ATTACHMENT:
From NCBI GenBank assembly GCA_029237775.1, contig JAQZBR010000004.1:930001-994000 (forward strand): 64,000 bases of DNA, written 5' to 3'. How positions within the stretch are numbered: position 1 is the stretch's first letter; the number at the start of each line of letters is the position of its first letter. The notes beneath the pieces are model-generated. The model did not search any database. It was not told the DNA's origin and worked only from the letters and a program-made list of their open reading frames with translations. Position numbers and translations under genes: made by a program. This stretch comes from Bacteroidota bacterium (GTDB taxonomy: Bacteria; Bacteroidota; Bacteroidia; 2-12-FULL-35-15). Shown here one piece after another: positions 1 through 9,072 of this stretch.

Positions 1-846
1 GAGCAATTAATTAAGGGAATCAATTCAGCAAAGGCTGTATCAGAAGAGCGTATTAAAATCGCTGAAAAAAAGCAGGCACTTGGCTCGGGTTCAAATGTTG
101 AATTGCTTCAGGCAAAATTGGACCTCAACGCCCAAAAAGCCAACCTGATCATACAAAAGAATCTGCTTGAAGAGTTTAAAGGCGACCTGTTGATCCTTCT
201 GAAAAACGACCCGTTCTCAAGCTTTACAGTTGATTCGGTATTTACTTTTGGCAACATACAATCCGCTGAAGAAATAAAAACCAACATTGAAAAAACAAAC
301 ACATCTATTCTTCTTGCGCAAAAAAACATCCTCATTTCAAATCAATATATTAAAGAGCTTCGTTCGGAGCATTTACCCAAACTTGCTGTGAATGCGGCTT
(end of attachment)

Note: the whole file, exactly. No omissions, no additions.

From NCBI GenBank assembly GCA_029237775.1, contig JAQZBR010000004.1:930001-994000 (forward strand): 64,000 bases of DNA, written 5' to 3'. How positions within the stretch are numbered: position 1 is the stretch's first letter; the number at the start of each line of letters is the position of its first letter. The notes beneath the pieces are model-generated. The model did not search any database. It was not told the DNA's origin and worked only from the letters and a program-made list of their open reading frames with translations. Position numbers and translations under genes: made by a program. This stretch comes from Bacteroidota bacterium (GTDB taxonomy: Bacteria; Bacteroidota; Bacteroidia; 2-12-FULL-35-15). Shown here one piece after another: positions 1 through 9,072 of this stretch.

Positions 1-846
1 GAGCAATTAATTAAGGGAATCAATTCAGCAAAGGCTGTATCAGAAGAGCGTATTAAAATCGCTGAAAAAAAGCAGGCACTTGGCTCGGGTTCAAATGTTG
101 AATTGCTTCAGGCAAAATTGGACCTCAACGCCCAAAAAGCCAACCTGATCATACAAAAGAATCTGCTTGAAGAGTTTAAAGGCGACCTGTTGATCCTTCT
201 GAAAAACGACCCGTTCTCAAGCTTTACAGTTGATTCGGTATTTACTTTTGGCAACATACAATCCGCTGAAGAAATAAAAACCAACATTGAAAAAACAAAC
301 ACATCTATTCTTCTTGCGCAAAAAAACATCCTCATTTCAAATCAATATATTAAAGAGCTTCGTTCGGAGCATTTACCCAAACTTGCTGTGAATGCGGCTT